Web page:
The two teams vying to develop the $1.2-billion Grand Avenue project offered to civic leaders Monday morning their first visions of how to transform the area around Walt Disney Concert Hall.
The teams -- led by developers Forest City Enterprises, based in Cleveland, and Related Cos., based in New York -- showed no models or drawings, but instead talked in philosophical terms about the project at the heart of the cultural and civic district downtown.
A decision on the winning team could come as early as July 19.
The teams -- selected as finalists in the bid -- had been asked for a 30-minute presentation of their qualifications, 10 minutes of which were to be dedicated to a “concept analysis”: a vision for the development and its impact on the vicinity, including an expansion and improvement of the County Mall into a 16-acre civic park that connects the Music Center and City Hall.
Forest City’s team pitched a trolley system running the length of Grand Avenue, from the Civic Center to Staples Center.
“There needs to be a ‘there’ there,” said urban designer Peter Calthorpe, a member of the Forest City team, which presented a concept of Grand Avenue as a “grand esplanade.”
“A broad, tree-lined forecourt for the downtown landmarks,” is how Calthorpe described Forest City’s goal at the meeting. “Something that physically and visually connects the downtown.”
Related’s team spoke of the potential for a unique retail and entertainment complex.
Stephen M. Ross, chairman of Related, said after the meeting that his team envisions a project “complementary to the cultural center that’s there and complementary to the Staples Center.”
Ross said his team has talked to Cirque du Soleil and media giant Clear Channel about developing restaurants and comedy clubs.
“Design is an important factor, but right now the most important thing is the planning phase, setting forth the program,” he said.
The project has been billed as one of the largest developments in downtown history, and city and county planners envision a spectacular 3.2-million-square-foot mixed-use area on four parcels surrounding Disney Hall. (Two of the lots are owned by the county, two by the city.)
Among Forest City’s current projects is the Brooklyn Atlantic Yards in New York, which includes a Frank Gehry-designed sports arena for the New Jersey Nets basketball team. Forest City is also developing the 52-story New York Times Co. headquarters adjoining Times Square in Manhattan, a building designed by Renzo Piano. In downtown Los Angeles, the firm is developing Met Lofts and the Subway Terminal Building.
The firm has yet to select a lead architect for the Grand Avenue project. But Albert Ratner, chairman of Forest City Enterprises, said that if chosen, it will create a design competition and probably hire more than one architect.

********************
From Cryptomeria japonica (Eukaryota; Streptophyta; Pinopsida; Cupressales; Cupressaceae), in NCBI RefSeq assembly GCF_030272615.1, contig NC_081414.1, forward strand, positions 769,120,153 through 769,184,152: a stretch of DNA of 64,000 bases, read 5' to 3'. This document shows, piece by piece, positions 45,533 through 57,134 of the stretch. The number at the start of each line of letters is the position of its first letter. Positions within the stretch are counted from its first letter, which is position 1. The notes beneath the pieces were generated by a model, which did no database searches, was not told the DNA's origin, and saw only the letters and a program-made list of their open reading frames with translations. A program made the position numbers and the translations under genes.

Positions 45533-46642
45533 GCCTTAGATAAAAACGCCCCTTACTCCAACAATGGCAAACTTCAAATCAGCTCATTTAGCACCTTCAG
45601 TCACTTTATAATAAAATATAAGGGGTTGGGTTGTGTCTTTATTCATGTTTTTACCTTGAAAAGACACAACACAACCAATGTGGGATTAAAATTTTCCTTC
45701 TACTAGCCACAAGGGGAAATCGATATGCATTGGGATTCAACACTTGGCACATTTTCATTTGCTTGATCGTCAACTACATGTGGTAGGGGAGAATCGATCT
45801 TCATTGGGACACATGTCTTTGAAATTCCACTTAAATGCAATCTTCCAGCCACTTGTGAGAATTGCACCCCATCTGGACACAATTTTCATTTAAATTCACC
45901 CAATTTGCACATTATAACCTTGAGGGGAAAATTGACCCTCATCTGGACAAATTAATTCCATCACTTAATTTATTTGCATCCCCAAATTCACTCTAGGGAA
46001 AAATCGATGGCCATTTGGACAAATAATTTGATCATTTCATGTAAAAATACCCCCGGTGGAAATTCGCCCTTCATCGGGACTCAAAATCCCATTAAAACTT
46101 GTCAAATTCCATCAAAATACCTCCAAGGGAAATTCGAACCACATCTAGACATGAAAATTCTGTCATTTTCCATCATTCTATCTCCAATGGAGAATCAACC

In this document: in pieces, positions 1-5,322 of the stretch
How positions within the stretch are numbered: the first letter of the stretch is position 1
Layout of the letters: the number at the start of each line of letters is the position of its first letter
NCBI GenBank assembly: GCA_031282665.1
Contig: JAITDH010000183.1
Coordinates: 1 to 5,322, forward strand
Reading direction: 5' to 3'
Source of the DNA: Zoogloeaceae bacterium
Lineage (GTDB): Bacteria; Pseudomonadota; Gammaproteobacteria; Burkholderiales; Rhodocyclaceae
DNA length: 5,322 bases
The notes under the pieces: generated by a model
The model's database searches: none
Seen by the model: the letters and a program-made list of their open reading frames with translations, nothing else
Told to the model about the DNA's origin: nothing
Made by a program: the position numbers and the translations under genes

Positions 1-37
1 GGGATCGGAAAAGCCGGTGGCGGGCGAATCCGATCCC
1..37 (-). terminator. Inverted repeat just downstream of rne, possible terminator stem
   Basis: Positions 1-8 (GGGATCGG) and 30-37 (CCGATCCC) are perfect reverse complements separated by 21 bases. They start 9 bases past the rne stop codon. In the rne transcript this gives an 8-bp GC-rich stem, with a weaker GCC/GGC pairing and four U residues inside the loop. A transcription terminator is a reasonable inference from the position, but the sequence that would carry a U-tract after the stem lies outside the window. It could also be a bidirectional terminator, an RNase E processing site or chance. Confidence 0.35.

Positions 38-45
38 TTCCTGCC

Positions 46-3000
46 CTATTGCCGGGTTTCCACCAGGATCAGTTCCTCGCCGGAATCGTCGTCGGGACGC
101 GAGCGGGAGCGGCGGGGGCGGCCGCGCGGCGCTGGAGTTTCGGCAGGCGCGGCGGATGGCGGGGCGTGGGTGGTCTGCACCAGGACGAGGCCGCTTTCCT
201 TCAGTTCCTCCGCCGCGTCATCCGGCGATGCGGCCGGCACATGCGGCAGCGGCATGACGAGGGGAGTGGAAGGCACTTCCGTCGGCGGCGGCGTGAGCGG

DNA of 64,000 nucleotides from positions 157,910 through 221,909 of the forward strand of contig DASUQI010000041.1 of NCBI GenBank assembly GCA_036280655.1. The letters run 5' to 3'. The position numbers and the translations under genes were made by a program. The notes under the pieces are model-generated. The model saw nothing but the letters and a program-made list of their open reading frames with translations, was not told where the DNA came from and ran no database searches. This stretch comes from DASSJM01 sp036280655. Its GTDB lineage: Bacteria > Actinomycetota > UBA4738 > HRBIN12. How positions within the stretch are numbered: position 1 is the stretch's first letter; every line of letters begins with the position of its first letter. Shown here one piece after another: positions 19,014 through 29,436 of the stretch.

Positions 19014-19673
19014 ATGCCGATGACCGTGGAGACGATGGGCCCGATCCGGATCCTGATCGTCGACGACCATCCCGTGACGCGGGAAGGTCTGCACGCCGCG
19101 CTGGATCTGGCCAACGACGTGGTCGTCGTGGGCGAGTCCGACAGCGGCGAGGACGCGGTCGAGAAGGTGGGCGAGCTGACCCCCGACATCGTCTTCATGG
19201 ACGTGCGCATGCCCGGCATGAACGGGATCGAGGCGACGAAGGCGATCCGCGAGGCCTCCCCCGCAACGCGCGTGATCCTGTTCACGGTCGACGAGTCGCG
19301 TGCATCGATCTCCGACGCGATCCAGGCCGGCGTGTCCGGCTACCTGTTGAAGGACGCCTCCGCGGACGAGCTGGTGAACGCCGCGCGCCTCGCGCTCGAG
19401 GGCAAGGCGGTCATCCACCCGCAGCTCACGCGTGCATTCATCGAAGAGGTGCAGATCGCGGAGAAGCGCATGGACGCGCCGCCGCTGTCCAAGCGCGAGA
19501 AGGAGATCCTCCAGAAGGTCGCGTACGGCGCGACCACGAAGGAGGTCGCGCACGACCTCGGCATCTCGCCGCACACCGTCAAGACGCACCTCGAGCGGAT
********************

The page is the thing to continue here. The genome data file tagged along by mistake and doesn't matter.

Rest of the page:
In presenting its qualifications, the Related team highlighted the firm’s recent development of the Time Warner Center on Columbus Circle in New York, designed by architect David Childs of Skidmore, Owings and Merrill. Childs has also joined Related in its bid for the Grand Avenue project. Another architect on the Related team is Thom Mayne, whose Santa Monica-based firm, Morphosis, designed the new Caltrans headquarters downtown and was selected to develop the 2012 Olympic Village in Queens, N.Y.
Monday was not the first time these development companies have faced off. In the last two years, they have competed on several projects in San Francisco and Washington, D.C. For competitive reasons, the teams were not at each other’s presentations, attended by about 100 people in the boardroom of the Metropolitan Transportation Authority.
After the presentations, County Supervisor Gloria Molina said affordable housing needed to be an integral part of the project. Molina sits on the Joint Powers Authority -- the city and county agency charged with implementing the project -- along with Robert Ovrom, administrator of the Los Angeles Community Redevelopment Agency; Councilwoman Jan Perry; and County Chief Administrative Officer David Janssen. A fifth, nonvoting member has recently been appointed: Sunne Wright McPeak, secretary of the state Transportation, Business and Housing Agency.
Officials have described the Grand Avenue development as potentially comprising up to 1,000 residential units, 1 million square feet of office space; 600,000 square feet of retail, entertainment and restaurant space; and possibly a 400-room hotel. Of the projected $1.2-billion cost, about $300 million would be needed for public infrastructure improvements and about $900 million for real estate development.
After the public hearing, developers also described to officials their anticipated funding sources.
The seven-member Grand Avenue Committee -- which includes managing director Martha Welborne, billionaire philanthropist Eli Broad and developer Jim Thomas who acts as an advisor to the authority -- is expected to make its recommendation to the authority by July 19. At that time, the authority can either accept that recommendation or defer its decision.
The chosen development team will have to take on all four parcels and come up with a comprehensive plan by September 2005.